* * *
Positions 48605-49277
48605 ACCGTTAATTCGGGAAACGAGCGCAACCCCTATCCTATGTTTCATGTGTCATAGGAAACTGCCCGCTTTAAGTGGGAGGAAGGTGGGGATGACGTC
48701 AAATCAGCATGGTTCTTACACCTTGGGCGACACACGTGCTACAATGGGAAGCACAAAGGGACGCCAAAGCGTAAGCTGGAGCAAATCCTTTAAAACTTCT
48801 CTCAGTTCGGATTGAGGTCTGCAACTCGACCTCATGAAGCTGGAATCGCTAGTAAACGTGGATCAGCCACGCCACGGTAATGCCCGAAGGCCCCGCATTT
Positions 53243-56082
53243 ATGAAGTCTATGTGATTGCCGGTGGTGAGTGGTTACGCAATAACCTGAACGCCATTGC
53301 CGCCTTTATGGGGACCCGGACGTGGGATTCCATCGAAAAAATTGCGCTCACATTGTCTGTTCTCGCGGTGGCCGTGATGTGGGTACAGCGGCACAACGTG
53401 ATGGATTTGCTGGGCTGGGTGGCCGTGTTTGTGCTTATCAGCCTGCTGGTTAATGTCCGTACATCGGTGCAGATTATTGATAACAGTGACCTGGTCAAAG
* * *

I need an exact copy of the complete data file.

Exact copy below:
Positions 48605-49277
48605 ACCGTTAATTCGGGAAACGAGCGCAACCCCTATCCTATGTTTCATGTGTCATAGGAAACTGCCCGCTTTAAGTGGGAGGAAGGTGGGGATGACGTC
48701 AAATCAGCATGGTTCTTACACCTTGGGCGACACACGTGCTACAATGGGAAGCACAAAGGGACGCCAAAGCGTAAGCTGGAGCAAATCCTTTAAAACTTCT
48801 CTCAGTTCGGATTGAGGTCTGCAACTCGACCTCATGAAGCTGGAATCGCTAGTAAACGTGGATCAGCCACGCCACGGTAATGCCCGAAGGCCCCGCATTT
Positions 53243-56082
53243 ATGAAGTCTATGTGATTGCCGGTGGTGAGTGGTTACGCAATAACCTGAACGCCATTGC
53301 CGCCTTTATGGGGACCCGGACGTGGGATTCCATCGAAAAAATTGCGCTCACATTGTCTGTTCTCGCGGTGGCCGTGATGTGGGTACAGCGGCACAACGTG
53401 ATGGATTTGCTGGGCTGGGTGGCCGTGTTTGTGCTTATCAGCCTGCTGGTTAATGTCCGTACATCGGTGCAGATTATTGATAACAGTGACCTGGTCAAAG